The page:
Vermiculite Insulation

If your home was built or renovated before the 1990s, it is difficult to guess the method of insulation chosen as there were numerous options: fiberglass batt insulation, blown in cellulose, sprayed polyurethane foam or even vermiculite.

Vermiculite insulation was a popular material in the 1940s and continued with the energy crisis into the mid-1980s. In Canada, it was one of the insulating materials allowed under the Canadian Home Insulation Program from 1976 to the mid-1980s. The CHIP program provided grants to homeowners to increase insulation levels, thereby reducing energy consumption.  Instead of buying batts of insulation, homeowners could buy bags of loose vermiculite and pour them into wall cavities and between joists in the attic.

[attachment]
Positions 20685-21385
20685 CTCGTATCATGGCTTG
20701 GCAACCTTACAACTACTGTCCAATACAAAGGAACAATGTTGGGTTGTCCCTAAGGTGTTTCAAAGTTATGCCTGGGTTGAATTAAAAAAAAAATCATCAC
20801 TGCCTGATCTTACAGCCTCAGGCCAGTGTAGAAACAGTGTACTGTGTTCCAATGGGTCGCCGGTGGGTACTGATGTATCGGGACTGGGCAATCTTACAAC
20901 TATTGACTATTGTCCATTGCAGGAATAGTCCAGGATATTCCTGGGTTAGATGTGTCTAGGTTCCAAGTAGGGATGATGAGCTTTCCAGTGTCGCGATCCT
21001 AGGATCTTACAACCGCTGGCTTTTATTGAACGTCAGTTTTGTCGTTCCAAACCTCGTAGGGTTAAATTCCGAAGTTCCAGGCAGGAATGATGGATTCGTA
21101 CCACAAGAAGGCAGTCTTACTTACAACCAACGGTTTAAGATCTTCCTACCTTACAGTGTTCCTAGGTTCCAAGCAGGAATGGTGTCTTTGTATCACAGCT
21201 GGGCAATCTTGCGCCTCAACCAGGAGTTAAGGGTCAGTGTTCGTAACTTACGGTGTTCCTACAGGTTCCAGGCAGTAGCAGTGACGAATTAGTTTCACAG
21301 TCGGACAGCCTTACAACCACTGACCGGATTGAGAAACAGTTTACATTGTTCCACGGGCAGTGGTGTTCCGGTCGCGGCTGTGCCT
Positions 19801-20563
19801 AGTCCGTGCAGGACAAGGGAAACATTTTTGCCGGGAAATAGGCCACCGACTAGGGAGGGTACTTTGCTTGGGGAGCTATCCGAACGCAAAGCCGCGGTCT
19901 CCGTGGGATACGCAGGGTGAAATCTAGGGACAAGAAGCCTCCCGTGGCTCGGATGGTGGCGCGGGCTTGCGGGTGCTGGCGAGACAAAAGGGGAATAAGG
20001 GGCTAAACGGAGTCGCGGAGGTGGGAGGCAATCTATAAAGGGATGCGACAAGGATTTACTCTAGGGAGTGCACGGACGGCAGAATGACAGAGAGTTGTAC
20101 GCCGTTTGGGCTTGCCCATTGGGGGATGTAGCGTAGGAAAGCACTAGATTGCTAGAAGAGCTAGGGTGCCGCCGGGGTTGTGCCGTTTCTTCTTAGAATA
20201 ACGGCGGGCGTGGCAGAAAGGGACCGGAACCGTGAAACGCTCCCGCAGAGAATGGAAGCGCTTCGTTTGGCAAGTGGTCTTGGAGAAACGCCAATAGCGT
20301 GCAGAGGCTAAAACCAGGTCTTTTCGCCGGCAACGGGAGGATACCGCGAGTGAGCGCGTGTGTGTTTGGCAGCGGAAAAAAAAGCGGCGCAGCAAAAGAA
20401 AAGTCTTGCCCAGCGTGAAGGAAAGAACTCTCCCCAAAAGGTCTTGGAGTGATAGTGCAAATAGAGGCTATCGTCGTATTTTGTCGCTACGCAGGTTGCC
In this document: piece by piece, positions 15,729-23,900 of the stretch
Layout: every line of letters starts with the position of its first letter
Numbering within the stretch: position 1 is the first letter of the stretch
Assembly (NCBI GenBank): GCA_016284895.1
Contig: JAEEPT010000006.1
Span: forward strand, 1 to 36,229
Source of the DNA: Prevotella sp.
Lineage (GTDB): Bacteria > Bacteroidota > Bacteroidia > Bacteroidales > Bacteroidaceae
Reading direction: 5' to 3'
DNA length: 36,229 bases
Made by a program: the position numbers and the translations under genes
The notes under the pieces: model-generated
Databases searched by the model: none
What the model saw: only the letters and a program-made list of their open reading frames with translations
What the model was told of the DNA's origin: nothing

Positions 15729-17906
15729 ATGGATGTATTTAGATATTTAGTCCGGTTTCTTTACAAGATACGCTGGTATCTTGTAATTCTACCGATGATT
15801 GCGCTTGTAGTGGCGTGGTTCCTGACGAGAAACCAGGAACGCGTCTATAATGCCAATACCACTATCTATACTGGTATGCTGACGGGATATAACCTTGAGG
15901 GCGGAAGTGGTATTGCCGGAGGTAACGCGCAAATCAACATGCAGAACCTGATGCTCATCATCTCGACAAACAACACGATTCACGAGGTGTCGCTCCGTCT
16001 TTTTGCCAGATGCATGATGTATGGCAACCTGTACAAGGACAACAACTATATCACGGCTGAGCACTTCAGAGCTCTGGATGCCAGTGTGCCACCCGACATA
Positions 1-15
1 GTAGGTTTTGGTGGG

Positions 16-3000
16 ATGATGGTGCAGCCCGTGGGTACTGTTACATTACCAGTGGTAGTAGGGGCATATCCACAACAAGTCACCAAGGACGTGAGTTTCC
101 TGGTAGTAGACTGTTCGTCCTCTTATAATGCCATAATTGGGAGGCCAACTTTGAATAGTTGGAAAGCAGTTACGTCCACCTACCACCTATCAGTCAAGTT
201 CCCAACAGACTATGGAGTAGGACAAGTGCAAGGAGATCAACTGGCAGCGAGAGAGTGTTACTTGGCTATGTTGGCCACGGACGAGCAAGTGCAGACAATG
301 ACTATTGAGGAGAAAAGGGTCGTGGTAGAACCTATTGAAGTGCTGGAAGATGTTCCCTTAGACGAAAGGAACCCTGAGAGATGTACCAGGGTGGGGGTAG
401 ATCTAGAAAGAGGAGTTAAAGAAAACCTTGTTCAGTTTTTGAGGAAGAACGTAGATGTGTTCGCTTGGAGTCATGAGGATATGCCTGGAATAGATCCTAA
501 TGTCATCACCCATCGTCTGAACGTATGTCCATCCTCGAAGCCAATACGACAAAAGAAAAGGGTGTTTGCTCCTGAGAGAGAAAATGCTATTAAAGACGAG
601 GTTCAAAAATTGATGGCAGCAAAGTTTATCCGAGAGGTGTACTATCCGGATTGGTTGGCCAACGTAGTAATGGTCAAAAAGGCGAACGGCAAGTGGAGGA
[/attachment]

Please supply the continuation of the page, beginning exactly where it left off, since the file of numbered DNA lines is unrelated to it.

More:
Similar to mica, if you discover these granules between the joists of your roof, it’s a safe bet to say that it is insulated with vermiculite. If your home was built before the 1990s, your vermiculite may contain amphibole asbestos fibers.

Vermiculite from the Libby mine in Montana, USA (which at its peak accounted for 70% of the worlds vermiculite production) is known to contain high levels of amphibolic asbestos. Extracted from the mine between 1920 and 1990, this vermiculite insulation was sold in large bags mainly, but not exclusively, under the trademark Zonolite® Attic Insulation. The mine was closed in 1990. As well as being rich in vermiculite, this mine had the misfortune of having a deposit of tremolite, a type of asbestos. When the vermiculite was extracted, some tremolite came in with the mix.